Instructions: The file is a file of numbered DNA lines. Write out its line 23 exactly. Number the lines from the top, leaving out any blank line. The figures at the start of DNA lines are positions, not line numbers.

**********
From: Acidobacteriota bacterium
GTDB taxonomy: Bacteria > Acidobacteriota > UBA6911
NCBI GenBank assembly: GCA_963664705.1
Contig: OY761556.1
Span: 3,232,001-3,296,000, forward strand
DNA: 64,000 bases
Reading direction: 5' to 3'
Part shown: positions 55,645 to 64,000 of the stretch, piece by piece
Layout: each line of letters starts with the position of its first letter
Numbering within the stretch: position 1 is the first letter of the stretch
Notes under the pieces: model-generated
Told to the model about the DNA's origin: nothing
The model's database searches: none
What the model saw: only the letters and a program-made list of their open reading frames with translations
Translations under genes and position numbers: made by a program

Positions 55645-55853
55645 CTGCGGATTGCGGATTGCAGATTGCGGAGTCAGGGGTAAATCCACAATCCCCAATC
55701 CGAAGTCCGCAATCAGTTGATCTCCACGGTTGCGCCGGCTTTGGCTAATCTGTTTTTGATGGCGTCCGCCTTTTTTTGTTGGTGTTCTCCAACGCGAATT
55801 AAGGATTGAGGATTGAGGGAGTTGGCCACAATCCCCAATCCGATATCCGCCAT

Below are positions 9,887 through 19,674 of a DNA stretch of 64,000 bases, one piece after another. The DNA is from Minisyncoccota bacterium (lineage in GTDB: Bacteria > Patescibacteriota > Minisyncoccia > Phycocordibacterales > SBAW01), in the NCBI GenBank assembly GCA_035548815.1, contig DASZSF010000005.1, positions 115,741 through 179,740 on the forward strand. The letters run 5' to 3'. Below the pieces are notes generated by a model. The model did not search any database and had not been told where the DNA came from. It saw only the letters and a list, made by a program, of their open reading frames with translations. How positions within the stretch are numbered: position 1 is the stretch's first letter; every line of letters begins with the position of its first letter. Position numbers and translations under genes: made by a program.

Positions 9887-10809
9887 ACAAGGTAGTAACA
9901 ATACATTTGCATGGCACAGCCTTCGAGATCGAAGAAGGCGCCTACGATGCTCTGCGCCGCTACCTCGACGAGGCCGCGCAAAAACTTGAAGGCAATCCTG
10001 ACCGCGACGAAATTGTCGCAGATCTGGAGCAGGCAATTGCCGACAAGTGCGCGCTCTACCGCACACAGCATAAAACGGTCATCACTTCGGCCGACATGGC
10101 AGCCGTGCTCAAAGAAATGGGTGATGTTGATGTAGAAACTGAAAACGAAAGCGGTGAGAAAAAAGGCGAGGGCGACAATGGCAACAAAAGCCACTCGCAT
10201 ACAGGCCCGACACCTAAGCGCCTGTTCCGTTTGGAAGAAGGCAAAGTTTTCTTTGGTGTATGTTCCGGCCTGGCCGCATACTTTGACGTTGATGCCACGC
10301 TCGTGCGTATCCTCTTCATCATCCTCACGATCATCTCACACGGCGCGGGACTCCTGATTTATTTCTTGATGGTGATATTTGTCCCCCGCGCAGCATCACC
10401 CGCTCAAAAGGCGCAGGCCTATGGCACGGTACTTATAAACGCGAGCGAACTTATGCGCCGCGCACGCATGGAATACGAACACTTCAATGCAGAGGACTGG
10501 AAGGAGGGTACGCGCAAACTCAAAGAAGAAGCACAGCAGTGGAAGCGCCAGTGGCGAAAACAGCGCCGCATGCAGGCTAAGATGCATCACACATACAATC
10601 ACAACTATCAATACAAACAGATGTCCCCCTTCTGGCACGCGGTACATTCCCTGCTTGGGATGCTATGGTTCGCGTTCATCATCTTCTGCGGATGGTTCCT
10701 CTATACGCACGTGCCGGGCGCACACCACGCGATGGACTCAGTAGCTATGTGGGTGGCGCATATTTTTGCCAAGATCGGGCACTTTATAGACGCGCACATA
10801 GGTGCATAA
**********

9901 ATACATTTGCATGGCACAGCCTTCGAGATCGAAGAAGGCGCCTACGATGCTCTGCGCCGCTACCTCGACGAGGCCGCGCAAAAACTTGAAGGCAATCCTG